Delta Air Lines is still flying as one of the big four carriers in the United States. However, mergers with other powerhouses along the way have helped the airline become the force that it is today. Here is a look at the Atlanta-based company’s merger with Western Airlines in the 1980s.
A changing industry
Before merging with Delta, Western was the oldest continuously operating carrier in the US since commencing operations in April in 1926. Last week, we covered Western’s early days and how it became a stronghold in US aviation. However, in its final years, the carrier was facing several challenges within the aviation industry.
A drop in profits in the late 1970s and the Deregulation Act of 1978 had a massive impact on Western. Nonetheless, the carrier still carried on expanding in certain areas while other segments had to be cut. For instance, in 1982, the airline discontinued all transatlantic flights to London. However, in the same year, Salt Lake City, Utah, became a major hub with 59 daily flights.
The Delta Flight Museum highlights that the following year, under Larry H. Lee’s leadership, Los Angeles also became a hub. This move further increased Salt Lake City’s strength with more connections coming in from Southern California.
Back on track
The following year, the firm managed to avoid bankruptcy by amending its flight schedule and reaching agreements with unions. Here, Salt Lake City operations proved to be highly successful following the company’s extra focus on the hub.
Subsequently, in 1986, Western reported profits of $45 million ($106 million today) for the first seven months of the year. Moreover, 115 flights were leaving Salt Lake City each day.
In the same year, the Californian outfit entered an operating agreement with regional carrier Skywest. This move added feeder lines between Salt Lake City and smaller airports. Many of the cities previously were served by Western. The new venture was given the title of Western Express.
A significant shift
Despite the significant turnaround, on September 9th, 1986, it was announced that the airline would be acquired by Delta in a deal worth $860 million ($2 billion today). After that, it became a wholly-owned subsidiary of the carrier on December 19th. Ultimately, by April 1st, 1987, operations were fully merged.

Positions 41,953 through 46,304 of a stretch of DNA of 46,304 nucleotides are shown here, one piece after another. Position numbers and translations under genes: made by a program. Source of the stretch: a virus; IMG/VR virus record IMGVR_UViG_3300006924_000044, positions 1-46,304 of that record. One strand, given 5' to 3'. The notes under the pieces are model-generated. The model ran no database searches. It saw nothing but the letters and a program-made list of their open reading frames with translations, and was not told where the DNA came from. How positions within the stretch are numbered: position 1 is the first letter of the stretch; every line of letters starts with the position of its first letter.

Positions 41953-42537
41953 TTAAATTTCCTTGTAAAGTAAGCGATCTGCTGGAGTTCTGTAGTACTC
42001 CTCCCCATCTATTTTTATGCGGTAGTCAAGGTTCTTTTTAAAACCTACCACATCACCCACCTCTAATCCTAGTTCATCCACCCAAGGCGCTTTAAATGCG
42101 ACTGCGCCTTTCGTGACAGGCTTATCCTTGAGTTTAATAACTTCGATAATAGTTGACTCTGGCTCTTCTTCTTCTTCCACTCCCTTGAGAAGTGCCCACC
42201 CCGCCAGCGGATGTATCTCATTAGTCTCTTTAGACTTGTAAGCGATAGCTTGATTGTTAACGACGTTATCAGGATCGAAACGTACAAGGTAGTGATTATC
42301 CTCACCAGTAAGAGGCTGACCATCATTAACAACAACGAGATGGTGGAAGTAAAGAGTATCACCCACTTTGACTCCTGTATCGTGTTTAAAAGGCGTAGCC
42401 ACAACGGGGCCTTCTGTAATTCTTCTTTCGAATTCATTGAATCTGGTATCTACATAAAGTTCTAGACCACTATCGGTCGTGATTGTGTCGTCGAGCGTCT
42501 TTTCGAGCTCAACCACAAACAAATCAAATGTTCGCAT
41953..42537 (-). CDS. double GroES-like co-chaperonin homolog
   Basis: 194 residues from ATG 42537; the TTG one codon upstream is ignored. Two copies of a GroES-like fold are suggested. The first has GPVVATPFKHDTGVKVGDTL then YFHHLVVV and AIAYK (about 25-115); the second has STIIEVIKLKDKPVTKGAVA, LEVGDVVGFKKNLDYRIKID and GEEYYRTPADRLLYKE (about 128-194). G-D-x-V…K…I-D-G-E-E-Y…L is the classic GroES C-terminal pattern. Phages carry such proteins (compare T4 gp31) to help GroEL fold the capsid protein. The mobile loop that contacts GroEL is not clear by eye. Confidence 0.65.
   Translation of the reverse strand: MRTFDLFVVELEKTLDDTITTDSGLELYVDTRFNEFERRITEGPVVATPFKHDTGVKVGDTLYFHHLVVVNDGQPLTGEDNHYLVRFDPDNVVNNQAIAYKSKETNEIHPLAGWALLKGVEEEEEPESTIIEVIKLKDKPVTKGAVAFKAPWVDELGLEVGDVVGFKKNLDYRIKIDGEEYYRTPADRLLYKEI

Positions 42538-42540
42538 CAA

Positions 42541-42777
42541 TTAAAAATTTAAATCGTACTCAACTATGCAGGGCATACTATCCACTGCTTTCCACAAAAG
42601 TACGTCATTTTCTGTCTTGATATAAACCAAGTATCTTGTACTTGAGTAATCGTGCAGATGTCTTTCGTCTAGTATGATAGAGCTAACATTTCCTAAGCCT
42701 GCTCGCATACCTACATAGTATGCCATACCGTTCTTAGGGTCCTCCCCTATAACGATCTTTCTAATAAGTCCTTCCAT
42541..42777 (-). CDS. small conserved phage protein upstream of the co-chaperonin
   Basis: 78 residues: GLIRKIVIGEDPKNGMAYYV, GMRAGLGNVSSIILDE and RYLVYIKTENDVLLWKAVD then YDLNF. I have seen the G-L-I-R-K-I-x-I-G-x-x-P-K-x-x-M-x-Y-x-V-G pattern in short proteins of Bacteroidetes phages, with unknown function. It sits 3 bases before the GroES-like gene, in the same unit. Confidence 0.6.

During the 1980s, Delta was also trying to cope with the impact of airline deregulation. So, it began trying to establish new hubs in Dallas and Cincinnati to counter losses in Atlanta due to the rise of competition in Georgia. Furthermore, it launched marketing partnerships with the likes of Western to help attract new passengers.
This link was subsequently taken a step further with the merger. However, it wasn’t surprising at the time as several journalists speculated on the move for months before official confirmation.
Eventually, Western’s livery could no longer be seen on aircraft, and staff across the two airlines joined together. Notably, both Salt Lake City and Los Angeles became major assets for Delta in the years that followed.
Progress for Delta
The Los Angeles Times reported that this was generally seen as a positive move at that time. Analysts highlighted that leading up to the deal, Western was a financially clean company, and it had $200 million ($474 million today) in cash in the till and only $150 million ($355 million today) in long-term debts.
The LA Times also nicely summarized the significance of the move. It highlights the deal’s potential to help operations catch up with rivals across the country.
“Western, which celebrated its 60th birthday in April, used open-cockpit, single-engine planes on its first route–from Los Angeles to Salt Lake City via Las Vegas. It gave Los Angeles its first transcontinental air service and put Southern California on the air mail map. Its name will presumably disappear in about a year when the merger is completed,” the LA Times said in its report on the move in 1986.
“Delta, founded in 1929, is the nation’s sixth-largest airline in terms of revenue passenger miles, while Western ranks ninth. When they combine, the new entity will fly more than 40 billion revenue passenger miles a year, putting it in fourth place behind a merged Texas Air Corp.-Eastern Airlines, United Airlines and American Airlines.”
Moreover, the operator was second only to United Airlines when it came to the number of airport gates across the Pacific Coast and the Rocky Mountains. The company had 78 gates compared to United’s 127.
Evolving with the times
Altogether, it is deals such as this one with Western that catalyzed Delta’s progress over the decades. Other significant moves, such as the purchase of Pan American’s European routes and shuttle in 1991, along with the merger with Northwest Airlines in 2008, have also proved to be helpful for the carrier.
Industry shakeups such as revised governmental policy and economic recessions often lead to significant transitions such as these. Perhaps there could be another acquisition or merger on the cards on the back of the current global crisis.
What are your thoughts about Delta Air Lines’ merger with Western Airlines? Do you have fond memories of flying with Western over the years? Let us know what you think of the carrier and the impact of the deal in the comment section.